While water has been modeled by computer simulations for over five decades, most models focus on the dense liquid and ice phases and fall short in reproducing vapor-liquid coexistence properties. Muniz et al. use computer simulations to model the vapor-liquid equilibrium (VLE) of water and better understand how liquid transforms into water vapor and vice versa.

The researchers used the advanced MB-pol water model to accurately reproduce water’s VLE, even though this model was not directly created for this purpose. This work focused on bulk properties of water, such as density and surface tension, but the simulations provided a picture of molecular-level details of the vapor-liquid interface.

VLE phenomena are present in many applications including domestic ones, such as cooking, and industrial ones, such as distillation and steam turbines used to produce electricity.

The researchers show how an implementation of MB-pol, interfaced with LAMMPS, a widely used molecular simulation software, allowed them to increase the time and length scales accessible using MB-pol and to perform the types of simulations needed to study VLE phenomena.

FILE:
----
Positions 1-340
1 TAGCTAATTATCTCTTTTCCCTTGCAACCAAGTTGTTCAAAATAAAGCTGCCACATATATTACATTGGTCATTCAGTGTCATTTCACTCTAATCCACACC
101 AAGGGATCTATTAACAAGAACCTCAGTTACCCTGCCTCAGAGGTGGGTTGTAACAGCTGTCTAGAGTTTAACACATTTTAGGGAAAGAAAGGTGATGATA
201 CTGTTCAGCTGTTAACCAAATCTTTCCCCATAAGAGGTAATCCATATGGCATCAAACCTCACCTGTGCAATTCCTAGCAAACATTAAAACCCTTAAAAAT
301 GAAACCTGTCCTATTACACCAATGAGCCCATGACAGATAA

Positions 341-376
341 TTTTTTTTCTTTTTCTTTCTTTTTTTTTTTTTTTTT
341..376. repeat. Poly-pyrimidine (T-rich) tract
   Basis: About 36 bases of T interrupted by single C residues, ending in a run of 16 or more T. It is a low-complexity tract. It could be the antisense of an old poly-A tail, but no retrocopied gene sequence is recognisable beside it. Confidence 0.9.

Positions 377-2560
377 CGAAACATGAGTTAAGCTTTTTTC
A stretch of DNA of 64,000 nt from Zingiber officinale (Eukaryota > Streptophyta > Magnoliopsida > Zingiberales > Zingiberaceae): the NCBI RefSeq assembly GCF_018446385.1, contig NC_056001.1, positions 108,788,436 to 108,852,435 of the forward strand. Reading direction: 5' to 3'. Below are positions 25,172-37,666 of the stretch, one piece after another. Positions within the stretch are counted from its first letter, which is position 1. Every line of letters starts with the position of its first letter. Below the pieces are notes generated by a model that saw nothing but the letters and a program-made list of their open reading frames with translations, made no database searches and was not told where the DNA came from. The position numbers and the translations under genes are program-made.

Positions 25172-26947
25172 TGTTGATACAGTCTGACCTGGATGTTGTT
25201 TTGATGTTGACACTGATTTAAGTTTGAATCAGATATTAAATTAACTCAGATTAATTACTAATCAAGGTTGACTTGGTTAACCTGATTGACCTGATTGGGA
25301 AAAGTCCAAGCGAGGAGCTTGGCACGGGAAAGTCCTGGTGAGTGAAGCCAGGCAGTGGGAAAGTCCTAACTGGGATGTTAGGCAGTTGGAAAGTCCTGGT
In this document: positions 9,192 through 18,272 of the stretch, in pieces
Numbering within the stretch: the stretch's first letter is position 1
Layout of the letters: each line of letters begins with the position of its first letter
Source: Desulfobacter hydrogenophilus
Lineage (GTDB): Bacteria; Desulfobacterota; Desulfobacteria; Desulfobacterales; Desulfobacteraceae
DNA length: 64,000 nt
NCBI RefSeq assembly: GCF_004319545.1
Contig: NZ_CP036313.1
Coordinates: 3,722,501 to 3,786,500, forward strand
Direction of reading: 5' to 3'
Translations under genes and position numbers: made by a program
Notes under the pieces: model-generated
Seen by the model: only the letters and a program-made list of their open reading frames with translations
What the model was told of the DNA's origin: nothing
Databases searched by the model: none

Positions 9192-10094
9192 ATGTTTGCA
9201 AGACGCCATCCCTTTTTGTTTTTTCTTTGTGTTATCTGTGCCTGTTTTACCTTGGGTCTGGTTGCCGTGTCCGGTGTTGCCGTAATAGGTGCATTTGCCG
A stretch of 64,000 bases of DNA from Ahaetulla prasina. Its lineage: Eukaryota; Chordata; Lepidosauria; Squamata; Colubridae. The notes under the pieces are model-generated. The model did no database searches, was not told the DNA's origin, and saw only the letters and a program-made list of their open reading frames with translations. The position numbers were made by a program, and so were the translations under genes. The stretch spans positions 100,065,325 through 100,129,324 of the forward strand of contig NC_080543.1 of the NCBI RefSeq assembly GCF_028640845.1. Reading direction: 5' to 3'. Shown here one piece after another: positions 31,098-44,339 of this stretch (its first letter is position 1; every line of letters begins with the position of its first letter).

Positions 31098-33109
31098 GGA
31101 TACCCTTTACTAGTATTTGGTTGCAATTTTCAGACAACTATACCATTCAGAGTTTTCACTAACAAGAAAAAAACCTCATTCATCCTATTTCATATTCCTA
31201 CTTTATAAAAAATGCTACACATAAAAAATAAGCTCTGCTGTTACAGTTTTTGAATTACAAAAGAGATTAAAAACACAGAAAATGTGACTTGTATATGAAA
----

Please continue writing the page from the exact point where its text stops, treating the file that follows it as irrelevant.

“The most surprising finding was the quality of the predictions at high temperatures, all the way to the liquid-vapor critical point, for a model that was not optimized to reproduce these properties,” said author Athanassios Panagiotopoulos.

While the researchers evaluated MB-pol’s VLE for pure water, for industrial applications, predicting the VLE of mixtures is important.

“It may be valuable to evaluate how the MP-pol water model performs in simulations of mixtures or to extend a similar approach to other important substances such as CO2 or methane,” said Panagiotopoulos.

Source: “Vapor-liquid equilibrium of water with the MB-pol many-body potential,” by Maria Carolina Muniz, Thomas Edward Gartner, Marc Riera, Christopher Knight, Shuwen Yue, Francesco Paesani, and Athanassios Z. Panagiotopoulos, Journal of Chemical Physics (2021). The article can be accessed at https://doi.org/10.1063/5.0050068.